Trying to figure out how to teach during school closures has been incredibly difficult for teachers for a number of reasons: navigating new technology, accounting for inequitable access to devices and internet connections, adapting to changing messages around whether to teach new content or review, etc.
Yet, beyond our concern for academic instruction, teachers are also concerned about student well-being—and rightfully so.
In the US, 22 million students depend on school-provided lunches. Students and their family members may experience increased stress and anxiety due to the outbreak, and struggle to find effective coping mechanisms. Without being able to leave an unsafe home and go to school, students (and family members who might be home from work) may be at an increased risk for domestic violence. Asian students and families may be dealing with the added stressors of racism and xenophobia.
As educators, we understand our job is to support the whole student. We know that when students are in survival mode, trying to teach them new content is impossible. We’ve acted on this knowledge to support students throughout our time as teachers. Now that we’re not physically in the same room together each day, it is just as important (if not more important) we continue to support the well-being of our students.
So, how might a teacher do this?
Address the racism and xenophobia
Educate yourself on what’s happening, and address it with students. Interrupt xenophobic comments within your virtual classroom if they arise. Check out the article, “Speaking Up Against Racism Around the New Coronavirus.” Despite being written before most schools closed, the suggestions remain relevant.
Make the coronavirus part of the curriculum
Teach about the facts of the coronavirus and its impact by connecting it to your content area. Check out ideas for how you might do this in history or science, math, or (media) literacy.
Share mental health tips with students
UNICEF shared 6 tips for “How teenagers can protect their mental health during coronavirus (COVID-19).” You can share breathing exercises with students. Stop Think Breathe is an awesome app you can use for free—there’s an older student/adult version and a younger student version. You can also encourage students to take brain breaks or movement breaks. Suggest a resource like GoNoodle for guided breaks. (This resource is aimed at younger students, but teenagers and adults can enjoy them too!)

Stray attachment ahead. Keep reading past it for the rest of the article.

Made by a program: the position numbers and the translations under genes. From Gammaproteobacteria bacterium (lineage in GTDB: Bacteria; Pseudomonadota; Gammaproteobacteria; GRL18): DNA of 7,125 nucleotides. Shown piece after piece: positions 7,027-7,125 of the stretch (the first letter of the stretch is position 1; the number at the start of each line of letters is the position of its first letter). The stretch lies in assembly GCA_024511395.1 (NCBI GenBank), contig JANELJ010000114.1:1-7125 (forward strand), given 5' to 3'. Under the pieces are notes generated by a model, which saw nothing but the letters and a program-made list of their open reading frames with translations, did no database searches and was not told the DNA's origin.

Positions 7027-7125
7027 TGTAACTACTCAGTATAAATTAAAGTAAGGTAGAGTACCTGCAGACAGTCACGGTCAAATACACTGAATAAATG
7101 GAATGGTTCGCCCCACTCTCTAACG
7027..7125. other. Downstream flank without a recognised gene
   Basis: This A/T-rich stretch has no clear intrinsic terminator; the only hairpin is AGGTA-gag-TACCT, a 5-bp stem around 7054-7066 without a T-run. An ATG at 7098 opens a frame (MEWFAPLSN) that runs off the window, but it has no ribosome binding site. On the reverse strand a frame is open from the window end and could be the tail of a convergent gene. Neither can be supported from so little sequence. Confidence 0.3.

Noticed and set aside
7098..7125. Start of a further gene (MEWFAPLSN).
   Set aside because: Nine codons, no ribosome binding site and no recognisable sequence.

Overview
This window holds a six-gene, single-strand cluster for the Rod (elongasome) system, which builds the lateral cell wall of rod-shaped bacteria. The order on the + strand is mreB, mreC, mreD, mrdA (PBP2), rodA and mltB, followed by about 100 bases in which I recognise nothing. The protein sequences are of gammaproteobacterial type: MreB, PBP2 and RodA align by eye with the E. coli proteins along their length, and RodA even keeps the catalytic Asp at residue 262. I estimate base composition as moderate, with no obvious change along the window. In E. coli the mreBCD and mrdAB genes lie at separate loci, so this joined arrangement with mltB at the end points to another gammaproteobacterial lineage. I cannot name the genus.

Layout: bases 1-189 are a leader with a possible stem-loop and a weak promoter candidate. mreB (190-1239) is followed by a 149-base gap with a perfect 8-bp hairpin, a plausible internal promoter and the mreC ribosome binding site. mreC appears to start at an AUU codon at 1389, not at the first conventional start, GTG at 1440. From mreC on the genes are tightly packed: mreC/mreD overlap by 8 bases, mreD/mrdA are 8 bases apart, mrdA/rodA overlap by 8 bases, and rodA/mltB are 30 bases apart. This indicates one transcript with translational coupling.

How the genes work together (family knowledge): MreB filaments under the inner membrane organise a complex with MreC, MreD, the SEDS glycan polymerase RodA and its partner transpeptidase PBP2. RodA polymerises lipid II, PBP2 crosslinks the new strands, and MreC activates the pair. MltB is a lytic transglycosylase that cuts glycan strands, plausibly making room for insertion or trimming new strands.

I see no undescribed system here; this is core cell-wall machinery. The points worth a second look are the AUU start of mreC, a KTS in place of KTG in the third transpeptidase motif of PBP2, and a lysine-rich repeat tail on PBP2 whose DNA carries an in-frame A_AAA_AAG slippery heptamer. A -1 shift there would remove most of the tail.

Share additional resources (e.g., hotlines, support chats) with students
You can’t always provide the help students may need, nor should you be available 24/7 for students. You must take care of your own needs so you can show up for your students as your best self. Also, there are professionals for this. The National Alliance on Mental Illness (NAMI) has put together a list of resources including websites and numbers for talking or texting with people who can offer support.
This list is certainly not exhaustive, but hopefully enough to support you in supporting your students’ well-being. If nothing else, even a message to students that shares you are thinking about them and their health as fellow humans (not just your academic students) can go a long way.
However you choose to support your students during this pandemic, I am confident students will appreciate having you in their corner as a champion for their success and a resource to turn to if they are in need. Keep up the incredible work, amazing educators. You are truly inspiring. Thank you for all that you do.
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Lindsay Lyons (she/her) is an educational justice coach who works with teachers and school leaders to inspire educational innovation for racial and gender justice, design curricula grounded in student voice, and build capacity for shared leadership. Lindsay taught in NYC public schools, holds a PhD in Leadership and Change, and is the founder of the educational blog and podcast, Time for Teachership.